Unformatted text preview: Paleomagnetism: Chapter 1 1 INTRODUCTION TO GEOMAGNETISM The primary objective of paleomagnetic research is to obtain a record of past configurations of the geomagnetic field. Thus, understanding paleomagnetism demands some basic knowledge of the geomagnetic field. In this chapter, we begin by defining common terms used in geomagnetism and paleomagnetism. With this foothold, we describe spatial variations of the present geomagnetic field over the globe and time variations of the recent geomagnetic field. Even this elementary treatment of geomagnetism provides the essential information required for discussing magnetic properties of rocks, as we will do in the succeeding chapters. This chapter includes an appendix dealing with systems of units used in geomagnetism and paleomagnetism and describing the system of units used in this book. SOME BASIC DEFINITIONS New subjects always require basic definitions. Initially, we need to define magnetic moment, M ; magnetization, J ; magnetic field, H ; and magnetic susceptibility, . Generally, students find developing an intuitive feel for magnetism and magnetic fields more difficult than for electrical phenomena. Perhaps this is due to the fundamental observation that isolated magnetic charges (monopoles) do not exist, at least for anything more than a fraction of a second. The smallest unit of magnetic charge is the magnetic dipole, and even this multipole combination of magnetic charges is more a mathematical convenience than a physical reality. The magnetic dipole moment or more simply the magnetic moment, M, can be defined by referring either to a pair of magnetic charges (Figure 1.1a) or to a loop of electrical current (Figure 1.1b). For the pair of magnetic charges, the magnitude of charge is m, and an infinitesimal distance vector, l, separates the plus charge from the minus charge. The magnetic moment, M, is M=ml For a loop with area A carrying electrical current I, the magnetic moment is (1.1) M=IAn (1.2) where n is the vector of unit length perpendicular to the plane of the loop. The proper direction of n (and therefore M) is given by the righthand rule. (Curl the fingers of your right hand in the direction of current flow and your right thumb points in the proper direction of the unit normal, n.) The current loop definition of magnetic moment is basic in that all magnetic moments are caused by electrical currents. However, in some instances, it is convenient to imagine magnetic moments constructed from pairs of magnetic charges. Magnetic force field or magnetic field, H, in a region is defined as the force experienced by a unit positive magnetic charge placed in that region. However, this definition implies an experiment that cannot actually be performed. An experiment that you can perform (and probably have) is to observe the aligning torque on a magnetic dipole moment placed in a magnetic field (Figure 1.1c). The aligning torque, , is given by the vector cross product: ^ (1.3) = M H = MH sin ^ where is the angle between M and H as in Figure 1.1c and is the unit vector parallel to in Figure 1.1c. Paleomagnetism: Chapter 1 2 a + l  b charge = m n area = A c =MXH H I M=IAn M M=m l Figure 1.1 (a) A magnetic dipole constructed from a pair of magnetic charges. The magnetic charge of the plus charge is m; the magnetic charge of the minus charge is m; the distance vector from the minus charge to the plus charge is l. (b) A magnetic dipole constructed from a circular loop of electrical current. The electrical current in the circular loop is I; the area of the loop is A; the unit normal vector n is perpendicular to the plane of the loop. (c) Diagram illustrating the torque on magnetic moment M, which is placed within magnetic field H. The angle between M and H is ; is perpendicular to the plane containing M and H. A magnetic moment that is free to rotate will align with the magnetic field. A compass needle has such a magnetic moment that aligns with the horizontal component of the geomagnetic field, yielding determination of magnetic azimuth. The energy of alignment of magnetic moments with magnetic fields will be encountered often in the development of rock magnetism. This potential energy can be expressed by the vector dot product E =  M H =  MH cos (1.4) The negative sign in this expression is required so that the minimum energy configuration is achieved when M is parallel to H. The magnetic intensity, or magnetization, J, of a material is the net magnetic dipole moment per unit volume. To compute the magnetization of a particular volume, the vector sum of magnetic moments is divided by the volume enclosing those magnetic moments: J= Mi i (1.5) volume where Mi is the constituent magnetic moment. There are basically two types of magnetization: induced magnetization and remanent magnetization. When a material is exposed to a magnetic field H, it acquires an induced magnetization, Ji. These quantities are related through the magnetic susceptibility, : Ji = H (1.6) Thus, magnetic susceptibility, , can be regarded as the magnetizability of a substance. The above expression uses a scalar for susceptibility, implying that Ji is parallel H. However, some materials display magnetic anisotropy, wherein Ji is not parallel to H. For an anisotropic substance, a magnetic field applied in a direction x will in general induce a magnetization not only in direction x, but also in directions y and z. For anisotropic substances, magnetic susceptibility is expressed as a tensor, , requiring a 3 3 matrix for full description. In addition to the induced magnetization resulting from the action of present magnetic fields, a material may also possess a remanent magnetization, Jr . This remanent magnetization is a recording of past magnetic fields that have acted on the material. Much of the coming chapters involves understanding how rocks Paleomagnetism: Chapter 1 3 can acquire and retain a remanent magnetization that records the geomagnetic field direction at the time of rock formation. In paleomagnetism, the direction of a vector such as the surface geomagnetic field is usually defined by the angles shown in Figure 1.2. The vertical component, Hv , of the surface geomagnetic field, H, is defined as positive downwards and is given by Hv = H sin I (1.7) where H is the magnitude of H and I is the inclination of H from horizontal, ranging from 90 to +90 and defined as positive downward. The horizontal component, Hh, is given by Hh = H cos I and geographic north and east components are respectively, (1.8) HN = H cos I cos D HE = H cos I sin D (1.9) (1.10) where D is declination, the angle from geographic north to horizontal component, ranging from 0 to 360, positive clockwise. Determination of I and D completely describes the direction of the geomagnetic field. If the components are known, the total intensity of the field is given by 2 2 2 H = H N + HE + HV (1.11) Geographic North Magnetic North D I Hh =H cosI H Figure 1.2 Description of the direction of the magnetic field. The total magnetic field vector H can be broken into (1) a vertical component, Hv = H sin I and (2) a horizontal component, East Hh = H cos I; inclination, I, is the vertical angle (= dip) between the horizontal and H; declination, D, is the azimuthal angle between the horizontal component of H (= Hh) and geographic north; the component of the magnetic field in the geographic north direction is H cos I cos D; the east component is H cos I sin D. Redrawn after McElhinny (1973). GEOCENTRIC AXIAL DIPOLE MODEL A concept that is central to many principles of paleomagnetism is that of the geocentric axial dipole (GAD), shown in Figure 1.3. In this model, the magnetic field produced by a single magnetic dipole at the center of the Earth and aligned with the rotation axis is considered. The GAD field has the following properties, which are derived in detail in the appendix on derivations: Hv =H sinI Hh = M cos re3 (1.12) Paleomagnetism: Chapter 1 N I H re 4 M Figure 1.3 Geocentric axial dipole model. Magnetic dipole M is placed at the center of the Earth and aligned with the rotation axis; the geographic latitude is ; the mean Earth radius is re; the magnetic field directions at the Earth's surface produced by the geocentric axial dipole are schematically shown; inclination, I, is shown for one location; N is the north geographic pole. Redrawn after McElhinny (1973). Hv = 2 M sin re3 (1.13) H= M 1 + 3sin 2 re3 (1.14) where M is the dipole moment of the geocentric axial dipole; is the geographic latitude, ranging from 90 at the south geographic pole to +90 at the the north geographic pole; and re is the mean Earth radius. The lengths of the arrows in Figure 1.3 schematically show the factor of 2 increase in magnetic field strength from equator to poles. The inclination of the field can be determined by H 2 sin tan I = v = = 2 tan Hh cos (1.15) and I increases from 90 at the geographic south pole to +90 at the geographic north pole. Lines of equal I are parallel to lines of latitude and are simply related through Equation (1.15), which is a cornerstone of many paleomagnetic methods and is often referred to as "the dipole equation." This relationship between I and will be essential to understanding many paleogeographic and tectonic applications of paleomagnetism. For a GAD, D = 0 everywhere. THE PRESENT GEOMAGNETIC FIELD The morphology of the present geomagnetic field is best illustrated with isomagnetic charts, which show some chosen property of the field on a world map. Figure 1.4 is an isoclinic chart showing contours of equal inclination of the surface geomagnetic field. The geomagnetic equator (line of I = 0) is close to the geographic equator, and inclinations are positive in the northern hemisphere and negative in the southern hemisphere. This is roughly the morphology of a geocentric axial dipole field, but there are obvious departures from that simplest configuration. The magnetic poles (locations where I = 90; also called dip poles) are not at the geographic poles as expected for a GAD field, and the magnetic equator wavers about the geographic equator. The present geomagnetic field is obviously more complex than a GAD field, and the GAD model must be modified to better describe the field. An inclined geocentric dipole is inclined to the rotation axis, as shown in Figure 1.5. The inclined geocentric dipole that best describes the present geomagnetic field has an angle of ~11.5 with the rotation axis. The poles of the bestfitting inclined geocentric dipole are the geomagnetic poles, which are points on Paleomagnetism: Chapter 1 5 150W 120W 90W 60W 30W 0E 30E 60E 90E 120E 150E North Magnetic Pole & I = + 80 60N 60N I = + 60 30N 0N 30S 30N I = + 40 I = + 20 I = 0 I = 20 I = 40 I = 60 I = 80 150W 120W 90W 60W 30W 0E 30E 60E 90E 120E 0N 30S 60S I = 80 60S & South Magnetic Pole 150E Figure 1.4 Isoclinic chart of the Earth's magnetic field for 1945. Contours are lines of equal inclination of the geomagnetic field; the locations of the magnetic poles are indicated by plus signs; Mercator map projection. Redrawn after McElhinny (1973). geomagnetic north pole north magnetic pole (I = 90) N (geographic pole) 11.5 magnetic equator (I=0) geomagnetic equator bestfitting dipole south magnetic pole (I = 90) geomagnetic south pole geographic equator Figure 1.5 Inclined geocentric dipole model. The bestfitting inclined geocentric dipole is shown in meridional cross section through the Earth in the plane of the geocentric dipole; distinctions between magnetic poles and geomagnetic poles are illustrated; a schematic comparison of geomagnetic equator and magnetic equator is also shown. Redrawn after McElhinny (1973). Paleomagnetism: Chapter 1 6 the surface where extensions of the inclined dipole intersect the Earth's surface. If the geomagnetic field were exactly that of an inclined geocentric dipole, then the geomagnetic poles would exactly coincide with the dip poles. The fact that these poles do not coincide indicates that the geomagnetic field is more complicated than can be explained by a dipole at the Earth's center. Although the inclined geocentric dipole accounts for ~90% of the surface field, the amount remaining is significant. It is possible to further refine the fit of a single dipole to the geomagnetic field by relaxing the geocentric constraint, allowing the dipole to be positioned to best fit the field. This bestfitting dipole is the eccentric dipole, which describes the field only marginally better than the inclined geocentric dipole. For the present geomagnetic field, the bestfitting eccentric dipole is positioned about 500 km (~8% of Earth radius) from the geocenter, toward the northwestern portion of the Pacific Basin. The ability of the bestfitting eccentric dipole to describe the geomagnetic field depends on location on the Earth's surface. At some locations, the bestfitting eccentric dipole perfectly describes the geomagnetic field. But at other locations, up to 20% of the surface geomagnetic field cannot be described by even the bestfitting dipole. This discrepancy indicates the presence of a higherorder portion of the geomagnetic field, which is called the nondipole field. This nondipole field is determined by subtracting the bestfitting dipolar field from the observed geomagnetic field. A plot of the nondipole field (for the year 1945) is shown in Figure 1.6, where the contours give the vertical component of the nondipole field and the arrows show the magnitude and direction of the horizontal component of the nondipole field. 150W 120W 90W 60W 30W 0E 30E 60E 90E 120E 150E 60N 60N 30N 0N 30S 30N 0N 30S 60S 0.1 Oe= 150W 120W 90W 60W 30W 0E 30E 60E 90E 120E 150E 60S Figure 1.6 The nondipole geomagnetic field for 1945. Arrows indicate the magnitude and direction of the horizontal component on the nondipole field; the scale for the arrows is shown at the lower right corner of the diagram; contours indicate lines of equal vertical intensity of the nondipole field; heavy black lines are contours of zero vertical component; thin black lines are contours of positive (downward) vertical component, while gray lines are contours of negative vertical component; the contour interval is 0.02 Oe. Notice the clownface appearance with the nondipole magnetic field going into the eyes and mouth and being blown out the nose. Redrawn from Bullard et al. (Phil. Trans. Roy. Soc. London, v. A243, 6792, 1950). Paleomagnetism: Chapter 1 7 Note that in Figure 1.6 there are six or seven continentalscale features that dominate the nondipole field. Some of these features have upwardpointing vertical field and horizontal components that point away from the center of the feature. Magnetic field lines are emerging from the Earth and radiating away from these features. Other nondipole features show the opposite pattern, with magnetic field lines pointing downward and toward the center of the feature. These patterns of the nondipole field can be modeled (at least mathematically) by placing radially pointing magnetic dipoles under each nondipole feature. (However, be advised that the physical interpretation of nondipole features is a matter of debate among geomagnetists.) These radial dipoles are (by bestfit mathematics) placed within the fluid outer core near the boundary with the overlying mantle. Opposite signs of these radial dipoles can account for the opposing field patterns of the nondipole features. This morphology and modeling of the nondipole field suggest an origin in fluid eddy currents in the outer core near the interface with the overlying solid mantle. Indeed, nondipole features are dynamic and exhibit growth, decay, and motions similar to eddy currents in turbulent fluid flow. These time variations have been measured historically and can be determined prehistorically through various paleomagnetic methods. GEOMAGNETIC SECULAR VARIATION The direction and magnitude of the surface geomagnetic field change with time. Changes with periods dominantly between 1 yr and 105 yr constitute geomagnetic secular variation. Even over the time of historic geomagnetic field records, directional changes are substantial. Figure 1.7 shows historic records of geomagnetic field direction in London since reliable recordings were initiated just prior to 1600 A.D. The range of inclination is 66 to 75, and the range of declination is 25 to +10, so the directional changes are indeed substantial. Declination () 15 10 5 0 5 20 25 W 10 15 E 66 68 1950 1900 1850 1750 1650 1700 74 76 72 Figure 1.7 Historic record of geomagnetic field direction at Greenwich, England. Declination and inclination are shown; data points are labeled in years A.D.; azimuthal equidistant projection. Redrawn after Malin and Bullard (Phil. Trans. Roy. Soc. London, v. A299, 357423, 1981.) Patterns of secular variation are similar over subcontinental regions. For example, the pattern of secular variation observed in Paris is similar to that in London. However, from one continent to another, patterns of secular variation are very different. This observation probably reflects the size of the nondipole sources of geomagnetic field within the Earth's core. The dominant period of the secular variation is longer than the London record, and this sometimes leads to the incorrect impression that secular variation is cyclic and predictable. One of the early objectives of Incl inat i 1800 1600 on ( ) 70 Paleomagnetism: Chapter 1 8 paleomagnetic investigations (and an area of active research now) was to obtain records of geomagnetic secular variation. Paleomagnetism of archeological artifacts (archeomagnetism), Holocene volcanic rocks, and postglacial lake sediments have provided information about secular variation. A record of geomagnetic secular variation recorded by sediments in Fish Lake in southern Oregon is shown in Figure 1.8. Most directions are within 20 of the mean, but shortterm deviations of larger amplitude are present. The observed directional changes are not cyclic. Instead, the directional change is better characterized as a random walk about the mean direction. There is a range of periodicities dominantly within 102104 yr. Spectral analysis indicates a broad band of energy with periods in the 3000 to 9000yr interval and maximum energy with periods in the 2500 to 3000yr range. Declination () 20 10 0 10 20 0 Inclination () 40 50 60 30 70 0 2000 2000 Radiocarbon age (yr) Radiocarbon age (yr) 4000 4000 6000 6000 8000 8000 10000 20 10 10000 0 10 20 30 40 50 60 70 Figure 1.8 Record of Holocene geomagnetic secular variation recorded by sediments in Fish Lake in southeastern Oregon. Declination and inclination are shown against radiocarbon age. Data kindly provided by K. Verosub. The origins of geomagnetic secular variation can be crudely subdivided into two contributions with overlapping periodicities: (1) nondipole changes dominating the shorter periods and (2) changes of the dipolar field with longer periods. Changes in the nondipole field dominate periodicities less than 3000 yr. Nondipole features appear to grow, decay, and deform with lifetimes of ~103 yr. Over historic time, there has been a tendency for some features of the nondipole field to undergo westward drift, a longitudinal shift toward the west at a rate of about 0.4 longitude per year. Other nondipole features appear to be stationary. The dipole portion of the geomagnetic field (90% of the surface field) also changes direction and amplitude. To separate changes of the dipole and nondipole fields, historic records as well as archeomagnetic records and paleomagnetic records from Holocene volcanic rocks have been analyzed. Eight regions of the globe were defined within which mean directions of the geomagnetic field were determined at 100yr intervals. Magnetic pole positions determined from these regional mean directions were then averaged to yield a global average geomagnetic pole for each 100yr interval over the past 2000 yr. Results are shown in Figure 1.9. Because this procedure has provided a global spatial average, effects of the nondipole field have been averaged out, and the secular variation evident in Figure 1.9 is that of the dipole field. The record shows the geomagnetic pole performing a random walk about the north geographic pole (the analogy is a drunk staggering around a light pole). The average position of the geomagnetic pole is indistinguishable from the Paleomagnetism: Chapter 1 9 1300 1400 200 1980 1900 0 1200 1100 1000 700 1700 800 900 N 70 0E Figure 1.9 Positions of the north geomagnetic pole over the past 2000 yr. Each data point is the mean geomagnetic pole at 100yr intervals; numbers indicate date in years A.D.; circles about geomagnetic poles at 900, 1300, and 1700 A.D. are 95% confidence limits on those geomagnetic poles; the mean geomagnetic pole position over the past 2000 yr is shown by the square with stippled region of 95% confidence. Data compiled by Merrill and McElhinny (1983). rotation axis, indicating that the geocentric axial dipole model describes the timeaveraged geomagnetic field when averaged over the past 2000 yr. This supports a crucial hypothesis about the geomagnetic field known as the geocentric axial dipole hypothesis. This hypothesis simply states that the timeaveraged geomagnetic field is a geocentric axial dipolar field. Because this hypothesis is central to many applications of paleomagnetism, it will be explored in considerable detail later. In addition to changes in orientation of the bestfitting dipole (depicted by changes in geomagnetic pole position shown in Figure 1.9), the amplitude of the geomagnetic dipole also changes with time. A compilation of results is shown in Figure 1.10, which shows variations in the magnitude of the dipole moment. Over the past 104 yr, the average dipole moment is 8.75 1025 G cm3 (8.75 1022 A m2). Changes in dipole moment appear to have a period of roughly 104 yr, with oscillations of up to 50% of the mean value. The picture of the geomagnetic field that emerges from examination of secular variation is one of directional and amplitude changes that are quite rapid for a geological phenomenon. Although shortterm deviations of the geomagnetic field direction from the longterm mean direction can exceed 30 or so, the timeaveraged field is strikingly close to that of the elegantly simple geocentric axial dipole. On longer time scales than those considered above, the dipolar geomagnetic field has been observed to switch polarity. The present configuration of the dipole field (pointing toward geographic south) is referred to as normal polarity; the opposite configuration is defined as reversed polarity. Reversal of the polarity of the dipole produces a 180 change in surface geomagnetic field direction at all points. We shall investigate this phenomenon (especially the geomagnetic polarity time scale) in a later chapter. For now, the essential Paleomagnetism: Chapter 1 12 10 Dipole moment (X10 25 G cm 3 ) 11 10 9 8 7 6 5 0 2000 4000 6000 8000 Years B.P. 10000 12000 Figure 1.10 Geomagnetic dipole moment over the past 10,000 years. Means for 500yr intervals are shown to 4000 yr B.P.; 1000yr means are shown from 4000 to 10,000 yr B.P.; error bars are 95% confidence limits. Redrawn after Merrill and McElhinny (1983). feature is that the geocentric axial dipole model describes the timeaveraged geomagnetic field during either normalpolarity or reversedpolarity intervals. ORIGIN OF THE GEOMAGNETIC FIELD Measurement and description of the geomagnetic field and its spatial and temporal variations comprise one of the oldest geophysical disciplines. However, our ability to describe the field far exceeds our understanding of its origin. All plausible theories involve generation of the geomagnetic field within the fluid outer core of the Earth by some form of magnetohydrodynamic dynamo. Attempts to solve the full mathematical complexities of magnetohydrodynamics have driven some budding geomagnetists into useful but nonscientific lines of work. In fact, complete dynamical models have not been accomplished, although the plausibility of the magnetohydrodynamic origin of the geomagnetic field is well established. Quantitative treatment of magnetohydrodynamics is (mercifully) beyond the scope of this book, but we can provide a qualitative explanation. The first step is to gain some appreciation for what is meant by selfexciting dynamo. A simple electromechanical diskdynamo model such as that shown in Figure 1.11 contains the essential elements of a selfexciting dynamo. The model is constructed of a copper disk rotating on an electrically conducting axle. An initial magnetic induction field, B (see Appendix 1.1 for definition), is present in an upward direction perpendicular to the copper disk. Electrons in the copper disk experience a Lorenz force, FL, when they pass through this field. The Lorenz force is given by: FL = q v B (1.16) where q is the electrical charge of the electrons, and v is the velocity of electrons. This Lorenz force on the electrons is directed toward the axle of the disk and the resulting electrical current flow is toward the outside of the disk (Figure 1.11). Brush connectors are used to tap the electrical current from the disk, and the current passes through a coil under the disk. This coil is wound so that the electrical current produces a magnetic induction field in the same direction as the original field. The electrical circuit is a positive feedback system that reinforces the original magnetic induction field. The entire diskdynamo model is a selfexciting dynamo. As long as the disk is kept rotating, the electrical current will flow, and the magnetic field will be sustained. With this simple model we encounter the essential elements of any selfexciting dynamo: 1. A moving electrical conductor is required and is represented by the rotating copper disk. 2. An initial magnetic field is required. Paleomagnetism: Chapter 1 11 Figure 1.11 Selfexciting disk dynamo. The copper disk rotates on an electrically conducting axle; electrical current is shown by bold arrows; the magnetic field generated by the coil under the disk is shown by the fine arrows. (Adapted from The Earth as a Dynamo, W. Elsasser, Copyright 1958 by Scientific American, Inc. All rights reserved.) 3. An interaction between the magnetic field and the conductor must take place to provide reinforcement of the original magnetic field. In the model, this interaction is the Lorenz force with the coil acting as a positive feedback (selfexciting) circuit. 4. Energy must be supplied to overcome electrical resistivity losses. In the model, energy must be supplied to keep the disk rotating. Certainly no one proposes that systems of disks and feedback coils exist in the Earth's core. But interaction between the magnetic field and the electrically conducting ironnickel alloy in the outer core can produce positive feedback and allow the Earth's core to operate as a selfexciting magnetohydrodynamic dynamo. For reasonable electrical conductivities, fluid viscosity, and plausible convective fluid motions in the Earth's outer core, the fluid motions can regenerate the magnetic field that is lost through electrical resistivity. There is a balance between fluid motions regenerating the magnetic field and loss of magnetic field because of electrical resistivity. Apparently, fluid motions in the Earth's core are sufficient to regenerate the field, but there is enough leakage to keep the shape of the geomagnetic field fairly simple. Thus, the dominant portion of the geomagnetic field is the (simplest possible) dipolar shape with subsidiary nondipolar features probably resulting from fluid eddy currents within the core near the boundary with the overlying mantle. Even this qualitative view of magnetohydrodynamics provides an explanation for the timeaveraged geocentric axial dipolar nature of the geomagnetic field. Rotation of the Earth must be a controlling factor on the timeaveraged fluid motions in the outer core. Therefore, the timeaveraged magnetic field generated by these fluid motions is quite logically symmetric about the axis of rotation. The simplest such field is a geocentric axial dipolar field. It should also be pointed out that the magnetohydrodynamic dynamo can operate in either polarity of the dipole. All the physics and mathematics of magnetohydrodynamic generation are invariant with polarity of the dipolar field. Thus, there is no contradiction between the observation of reversals of the geomagnetic Paleomagnetism: Chapter 1 12 dipole and magnetohydrodynamic generation of the geomagnetic field. However, understanding the special interactions of fluid motions and magnetic field that produce geomagnetic reversals is a major challenge. As wise economists have long observed, there is no free lunch. The geomagnetic field is no exception. Because of ohmic dissipation of energy, there is a requirement for energy input to drive the magnetohydrodynamic fluid motions and thereby sustain the geomagnetic field. Estimates of the power (energy per unit time) required to generate the geomagnetic field are about 1013 W (roughly the output of 104 nuclear power plants). This is about one fourth of the total geothermal flux, so the energy involved in generation of the geomagnetic field is a substantial part of the Earth's heat budget. Many sources of this energy have been proposed, and ideas on this topic have changed over the years. The energy source that is currently thought to be most reasonable is gradual cooling of the Earth's core with attendant freezing of the outer core and growth of the solid inner core. This energy source is plausible in terms of the energy available from growth of the inner core and is efficient in converting energy to fluid motions of the outer core required to generate the geomagnetic field. APPENDIX 1.1: ABOUT UNITS Any system of units is basically an arbitrary set of names created to facilitate communication about measured or calculated quantities. These units can be broken down into fundamental quantities: mass, length, time, and electric charge. Before about 1980, most geophysical literature used the cgs system, for which fundamental units were gram (gm), centimeter (cm), seconds (s), and coulomb (C). In an effort to obtain uniformity across various disciplines of physical sciences, international committees have lately recommended usage of the Systme Internationale (SI). The SI fundamental units are the meter (m), kilogram (kg), second (s), and coulomb (C). For basic quantities (e.g., force), both the cgs and SI systems are simple and conversions from one system to the other are by integral powers of 10. However, things are not simple for magnetism, and for various reasons, conversion from cgs to SI has led to confusion rather than clarity. Obviously, we must have a system to follow in this book, and so we must confront the potentially confusing issue of units. In doing so, I adhere to our objective of making the paleomagnetic literature accessible and so provide a basic guide to units as they are actually used by paleomagnetists. First the cgs and SI governing equations and units are explained and a table of the units and conversions is provided. Then the current usage of units in paleomagnetism and the (we hope) simplified system used in this book are explained. In dealing with units of magnetism, the cgs system is sometimes known as the Gaussian system or emu (electromagnetic) system. In the cgs system, the basic quantities are B = magnetic induction H = magnetic field J = magnetic moment per unit volume, or magnetization These quantities in cgs are related by B = 0 H + 4 J where and: (A1.1) (A1.2) J =H = magnetic susceptibility 0 = magnetic permeability of free space = 1.0 B, H, and J all have the same fundamental units. However, common practice has been to refer to units of B as gauss (G), units of H as oersteds (Oe), and units of J as either gauss or emu/cm3. Susceptibility, , is dimensionless. In the SI system, B, H, and J are also used, but an additional quantity, Mv, is introduced as the magnetic moment per unit volume. (The symbol Mv is used for volume density of magnetic moment in an attempt to avoid confusion with M, which is used for magnetic moment.) These quantities in SI are related by Paleomagnetism: Chapter 1 B = 0 H + J where 0 = 4 107 henries/m = permeability of free space and 13 (A1.3) J= H 0 (A1.4) In SI, B and J have the same fundamental unit, given the name tesla (T), and Mv and H have the same fundamental unit, amperes/meter (A/m). Again, is dimensionless (although this is not so obvious as it was for cgs). Table 1.1 summarizes the fundamental dimensions, units, and conversions for basic quantities in cgs and SI. Those advocating strict usage of SI would force us to use SI units throughout this book and convert all previous paleomagnetic literature according to Table 1.1. I am not going to do that, not only because I happen to be a little stubborn, but because the current paleomagnetic literature does not strictly conform to SI. I could write this book to conform strictly to SI (honest I could), but the reader would then have unnecessary difficulties in following units in past and current paleomagnetic literature. The current usage of units in paleomagnetism has developed in the following way. Paleomagnetism and rock magnetism developed when cgs (emu) was the prevailing system. Early literature employs cgs units, and almost all instruments are calibrated in cgs. In addition, for some considerations (like energetics of interactions of magnetic dipole moments with magnetic fields), the cgs system is simply easier to deal with. However, because adherence to SI is now required by most Earth science journals, most paleomagnetists currently do their laboratory work (and thinking?) in cgs, then convert to SI at the last moment to conform with requirements for publication. The conversions used in doing so are really a perversion of the proper SI usage. For example, let us say that a paleomagnetist does laboratory work on a suite of rocks that have intensity of magnetization, J, of 104 G. Almost invariably, this observation will get converted to SI by reporting intensity of magnetization as 101 A/m. Strict adherence to SI would require converting the observed 104 G magnetization to proper SI units of J which would yield 4 108 T. But that procedure requires the dreaded 4 factor and is almost never done. To convert by simple integral powers of ten, the observed intensity of magnetization in cgs is converted (perhaps knowingly but maybe not) to an equivalent SI value of magnetic moment/unit volume, Mv, thus yielding 101 A/m. In converting intensities of magnetic fields, H, from cgs units of Oe to SI units, a similar trick is employed. Again, strict adherence to SI would require converting an observed 100 Oe magnetic field to proper SI units of H, yielding (1/4) 105 A/m. Once again to avoid the undesirable 4 factor, the observed magnetic field in oersteds is converted to the equivalent magnetic induction, B = 100 G. Then this value is converted to SI to yield a "magnetic field" (really magnetic induction) value of 102 tesla or 10 millitesla (mT). This commonly employed scheme of conversion from cgs (emu) to SI is summarized at the bottom of Table 1.1. Clearly, the confusion introduced by these conversions is considerable. In this book, we use a system of units that is most effective for teaching paleomagnetism and for providing an introduction to the past and current paleomagnetic literature. We use definitions and governing equations for magnetic quantities that are rooted in the cgs system and provide easy conversions to SI. With any system of units, there are some pitfalls, and our system is no exception. Frankly, the primary pitfall is that even the most diligent student is likely to be bored by this discussion of units. Another pitfall is that many presentations employing SI use M as the symbol for dipole moment per unit volume. But the paleomagnetic literature is full of usages of M as magnetic dipole moment. In an effort to be consistent with that common usage, we also use M for magnetic dipole moment. (The only known antidotes to discussions of units are undisturbed silence in a dark room for 15 minutes or a brisk walk in the park. Excess worry about systems of units may cause you to give up the quest of paleomagnetism and take up, say, modern dance.) TABLE 1.1. cgs (emu) System Fundamental Units gm cm s2 10 C s1 0.1 gm s1 C1 0.1 gm s1 C1 kg m s2 C s1 kg s1 C1 C s1 m1 kg s1 C1 C s1 m1 C s1 m2 Dimensionless tesla (T) A/m A m2 0.1 gm s1 C1 gauss (G) (= emu cm3) gauss (G) (= emu cm3) gauss cm3 (G cm3 = emu) 0.1 gm s1 C1 0.1 gm s1 C1 cm3 Dimensionless Unit erg dyne abampere gauss (G) oersted (Oe) Fundamental Units Unit joule (J) newton (N) ampere (A) tesla (T) ampere m1 (A/m) Units and Conversions for Common Quantities of Magnetism Systme Internationale (SI) Conversion 1 erg = 107 joule 1 dyne = 105 newton 1 abampere = 10 ampere 1 gauss = 104 tesla 1 Oe = (1/4) 103 A/m 1 gauss = 4 104 tesla 1 gauss = 103 A/m 1 gauss cm3 = 103 A m2 (cgs) = 4 (SI) Paleomagnetism: Chapter 1 Energy Force (F) Current (I) Magnetic Induction (B) Magnetic Field (H) Magnetization (J) Magnetic Dipole Moment/Unit Volume Magnetic Moment (M) Magnetic Susceptibility () Conversions commonly employed in paleomagnetism: Magnetization, J = 103 G converts to "magnetization" = 1 A/m. Magnetic field, H = 1 Oe converts to magnetic "field" = 104 T = 0.1 mT. Some Examples: Surface geomagnetic field strength: 0.240.66 Oe = 0.0240.066 mT. Magnetic field generated by laboratory electromagnet: 2000 Oe = 0.2 T = 200 mT. Magnetic dipole moment of the earth: 8 1025 G cm3 = 8 1022 A m2. Natural remanent magnetization of rocks: basalt: 103 G = 1 A/m; granite: 104 G = 0.1 A/m; nonmarine siltstone: 105 G = 102 A/m; marine limestone: 10 7 G = 104 A/m. 14 Paleomagnetism: Chapter 1 SUGGESTED READINGS 15 M. W. McElhinny, Palaeomagnetism and Plate Tectonics, Cambridge, London, 356 pp., 1973. Chapter 1 presents an introduction to the geomagnetic field. R. T. Merrill and M. W. McElhinny, The Earth's Magnetic Field, Academic Press, London, 401 pp., 1983. An excellent text on geomagnetism. Chapter 2 provides a thorough introduction to the geomagnetic field and historical secular variation. P. N. Shive, Suggestions for the use of SI units in magnetism, Eos Trans. AGU, v. 67, 25, 1986. Summarizes the problems with units in magnetism. PROBLEMS 1.1 The pattern of the nondipole geomagnetic field around a major feature of the nondipole field can be modeled by a magnetic dipolar source placed near the coremantle boundary directly under the center of the feature. Figure 1.12 shows a meridional cross section through the Earth in the plane of the nondipole feature and the magnetic dipole used to model the nondipole feature. At the location directly above the model dipole, the nondipole field is directed vertically downward and has intensity 0.1 Oe. The model dipole is placed at 3480 km from the center of the Earth. Adapt the geometry of Figure 1.3 and the equations describing the magnetic field of a geocentric axial dipole to the model dipole in Figure 1.12. Calculate the magnetic dipole moment of the model dipole and compare your answer to the magnetic dipole moment of the bestfitting dipole for the present geomagnetic field (~8.5 1025 G cm3). Remember to get all required input parameters in cgs units; then your answer will be in cgs units of magnetic moment (G cm3); mean Earth radius = 6370 km. Point of observation M Figure 1.12 Model magnetic dipole for a nondipole feature of the geomagnetic field. The figure is a meridional cross section in the plane containing the middle of the nondipole feature (labeled "point of observation"), the center of the Earth, and the magnetic dipole used to model the nondipole feature. 1.2 The rate of westward drift of the nondipole geomagnetic field is about 0.4 of longitude per year. Features of the nondipole field are generally considered to originate from sources in the outer core near the boundary with the overlying mantle. Imagine a feature of the nondipole field that is centered on the geographic equator. If the source of this nondipole feature is at a distance of 3400 km from the geocenter, what is the linear rate of motion of the source with respect to the lower mantle? Calculate the linear rate in km/yr and in cm/s. (Note: On the Earth's surface at the equator, 1 of longitude 110 km. 1 yr = 3.16 107 s.) Convert the following measured quantities in cgs units to SI units using the conversions generally applied in the paleomagnetic literature and described in Appendix 1.1. a. J = 3.5 105 G b. M = 2.78 1020 G cm3 c. H = 128 Oe 1.3 ...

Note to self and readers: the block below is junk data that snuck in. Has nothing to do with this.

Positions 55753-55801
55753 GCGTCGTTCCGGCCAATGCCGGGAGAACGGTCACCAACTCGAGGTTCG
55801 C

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This note was uploaded on 07/23/2008 for the course GEOSC 203 taught by Professor Anandakrishnan during the Fall '07 term at Penn State.
 Fall '07